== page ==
Risks will shift from older adults to younger children within the next few years, researchers predicts as they share the results from their mathematical models. Because children generally gets less ill from this disease, the overall burden from COVID-19 will decline.
“In a few years COVID-19 may behave like other common-cold coronaviruses. It is likely that it will affect mostly young children who have not yet been vaccinated or exposed to the virus”, explains Ottar Bjørnstad, an expert in epidemiology and professor at Penn State University.
He stresses, whatsoever, that the only thing scientists can do at this time of the epidemic is to try to make predictions, and plausible scenarios of what will happen.
“We don’t know anything much about SARS CoV-2. Scientists can’t be sure at this stage, but for this study we have used keydata, and we have also taken into account what we know from other coronaviruses.”
A mild cold
For example ongoing work suggests that the Asiatic or Russian flu, which killed one million people in the pandemic in 1889-1890, may have been caused by the emergence of a coronavirus.
“Today this is a mild cold virus affecting mostly children”, says Bjørnstad.
He has worked closely with Ruiyun Li, postdoctoral fellow at the University of Oslo, on this study. They have developed a realistic age-structured mathematical model that integrates demography, social mixing, and immunity. The model predicts possible scenarios of future age incidence and burden of mortality.
“We have also taken into account varying demographics and we have examined disease burden over immediate, medium and long terms”, explains Li.
The researchers have looked at 11 different countries that differ widely in their demographics. Their model predicts different outcomes for different countries. Nils Chr. Stenseth, professor of ecology and evolution, University of Oslo, explains this:
“Different countries have different age pyramids, and also different age-specific contact rates. South Africa, for example, will have a lower number of deaths due to its younger population structure compared to older populations such as Italy.”
A powerful tool
However regardless of demographics, the scientists predicts a consistent shift of the risk to the young for all the countries.
The study appears in Science Advances today. Jessica Metcalf, associate professor of ecology, evolutionary biology and public affairs, Princeton University, has also contributed.
“We are very proud of our results and we have designed our model so that health authorities will have a powerful and flexible tool. We hope that they will use our results to strengthen their preparedness regarding not only COVID-19 but any future pandemics”, says Stenseth.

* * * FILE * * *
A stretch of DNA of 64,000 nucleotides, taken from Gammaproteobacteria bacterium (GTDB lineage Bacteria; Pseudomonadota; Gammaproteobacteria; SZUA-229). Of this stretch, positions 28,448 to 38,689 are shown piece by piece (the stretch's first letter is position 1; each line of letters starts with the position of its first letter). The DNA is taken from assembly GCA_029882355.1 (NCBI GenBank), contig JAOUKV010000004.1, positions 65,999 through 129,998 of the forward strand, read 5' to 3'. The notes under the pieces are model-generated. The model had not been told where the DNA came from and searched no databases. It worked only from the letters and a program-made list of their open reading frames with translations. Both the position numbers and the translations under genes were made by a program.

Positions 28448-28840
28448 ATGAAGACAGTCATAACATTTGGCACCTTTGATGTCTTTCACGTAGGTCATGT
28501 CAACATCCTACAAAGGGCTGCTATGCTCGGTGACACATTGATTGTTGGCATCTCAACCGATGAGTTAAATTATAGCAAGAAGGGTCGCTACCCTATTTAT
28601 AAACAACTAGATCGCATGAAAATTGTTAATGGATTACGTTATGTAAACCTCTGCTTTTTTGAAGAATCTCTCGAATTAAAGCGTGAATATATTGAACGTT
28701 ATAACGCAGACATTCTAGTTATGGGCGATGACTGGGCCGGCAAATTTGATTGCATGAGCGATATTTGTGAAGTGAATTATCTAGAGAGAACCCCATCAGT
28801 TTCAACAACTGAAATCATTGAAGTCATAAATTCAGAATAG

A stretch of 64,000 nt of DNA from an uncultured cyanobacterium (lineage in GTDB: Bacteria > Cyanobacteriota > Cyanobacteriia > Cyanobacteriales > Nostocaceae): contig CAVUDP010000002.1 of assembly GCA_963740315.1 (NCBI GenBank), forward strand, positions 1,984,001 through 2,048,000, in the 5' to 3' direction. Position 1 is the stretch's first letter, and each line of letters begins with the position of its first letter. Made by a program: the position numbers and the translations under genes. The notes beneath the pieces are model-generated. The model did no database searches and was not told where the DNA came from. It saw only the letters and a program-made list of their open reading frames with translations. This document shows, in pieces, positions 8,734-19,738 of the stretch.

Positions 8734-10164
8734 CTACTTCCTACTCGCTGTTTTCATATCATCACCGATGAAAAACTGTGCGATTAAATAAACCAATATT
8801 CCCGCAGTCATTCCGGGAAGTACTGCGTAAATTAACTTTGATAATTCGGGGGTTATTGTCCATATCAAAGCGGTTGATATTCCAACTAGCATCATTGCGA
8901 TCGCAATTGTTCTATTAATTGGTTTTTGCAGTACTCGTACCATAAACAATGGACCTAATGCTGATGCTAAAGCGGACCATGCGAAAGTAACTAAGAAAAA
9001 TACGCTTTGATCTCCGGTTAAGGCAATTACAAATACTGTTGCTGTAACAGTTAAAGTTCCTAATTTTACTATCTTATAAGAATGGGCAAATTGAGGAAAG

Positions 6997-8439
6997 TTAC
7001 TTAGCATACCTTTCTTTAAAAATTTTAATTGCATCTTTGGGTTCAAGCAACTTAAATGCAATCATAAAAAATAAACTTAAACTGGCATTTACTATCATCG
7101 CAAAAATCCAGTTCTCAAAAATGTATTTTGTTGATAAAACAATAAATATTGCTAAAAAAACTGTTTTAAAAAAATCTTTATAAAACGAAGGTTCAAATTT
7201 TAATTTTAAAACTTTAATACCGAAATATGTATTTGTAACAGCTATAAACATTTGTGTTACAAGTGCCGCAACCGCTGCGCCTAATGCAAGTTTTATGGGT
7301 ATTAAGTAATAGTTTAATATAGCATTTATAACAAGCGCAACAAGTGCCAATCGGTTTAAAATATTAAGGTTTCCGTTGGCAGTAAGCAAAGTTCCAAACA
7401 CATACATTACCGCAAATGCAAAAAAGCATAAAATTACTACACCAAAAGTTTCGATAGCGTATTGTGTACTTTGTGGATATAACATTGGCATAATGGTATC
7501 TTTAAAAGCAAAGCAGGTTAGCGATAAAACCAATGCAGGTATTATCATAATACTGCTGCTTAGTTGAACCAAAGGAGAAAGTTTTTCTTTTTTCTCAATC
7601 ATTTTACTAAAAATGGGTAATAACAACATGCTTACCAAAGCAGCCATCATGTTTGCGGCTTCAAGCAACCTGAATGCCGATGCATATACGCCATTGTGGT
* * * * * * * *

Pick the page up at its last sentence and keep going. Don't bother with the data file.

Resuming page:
Suggesting a new vaccine strategy
Building on this study the team consisting of Stenseth, Bjørnstad and Li have also developed a mathematical framework for comparing alternative vaccine roll-out strategies for the years to come. Their results show that switching vaccination among groups will be important in the future.
“Health authorities should be aware that over time switching the priority from high-risk older age groups to more social groups that are responsible for more circulation of the virus will be beneficial”, says Stenseth.
The research team considered different vaccine allocation strategies and have shown that it is important to identify the ones in the population that are more sociable. The model shows that the mixed vaccination approach, as compared to focusing on the high-risk groups only, can lead to a substantial reduction in mortality as well as infections.
“Our goal is trying to lower the death rate and also the infection”, says Li.
Party-people should be prioritized
“All over the world we have seen vaccine roll-out strategies where the authorities start with the elderly and the go down through the age ladder. In our study we show that it will be useful to mix the vaccination between the older people and the more social people. It is good to start with the elderly, but then just moving down the age ladder is not the best way”, says Stenseth.
The study bases on open data sources.
“The availability of data is amazing. We can look at age structure in various countries, and also different social interaction structures in different countries”, says Stenseth.
The researchers stress that the governments will need a flexible tool to guide future vaccination campaigns. Coronavirus immunity may not be very long-lived, and repeat vaccination may be important.
“What is interesting about our results is that the best strategies depend on the age pyramid of the country and the demographic profiles of course, but also country specific mixing social patterns”, Ottar Bjørnstad says.
Ruiyun Li, Jessica E. Metcalf, Nils Chr. Stenseth & Ottar N. Bjørnstad: A general model for the demographic signatures of the transition from pandemic emergence to endemicity, Science Advances, Aug 2021.
Ruiyun Li, Jessica Ottar N. Bjørnstad & Nils Chr. Stenseth: Switching vaccination among target groups to achieve improved long-lasting benefits Royal Society Open Science, June 2021.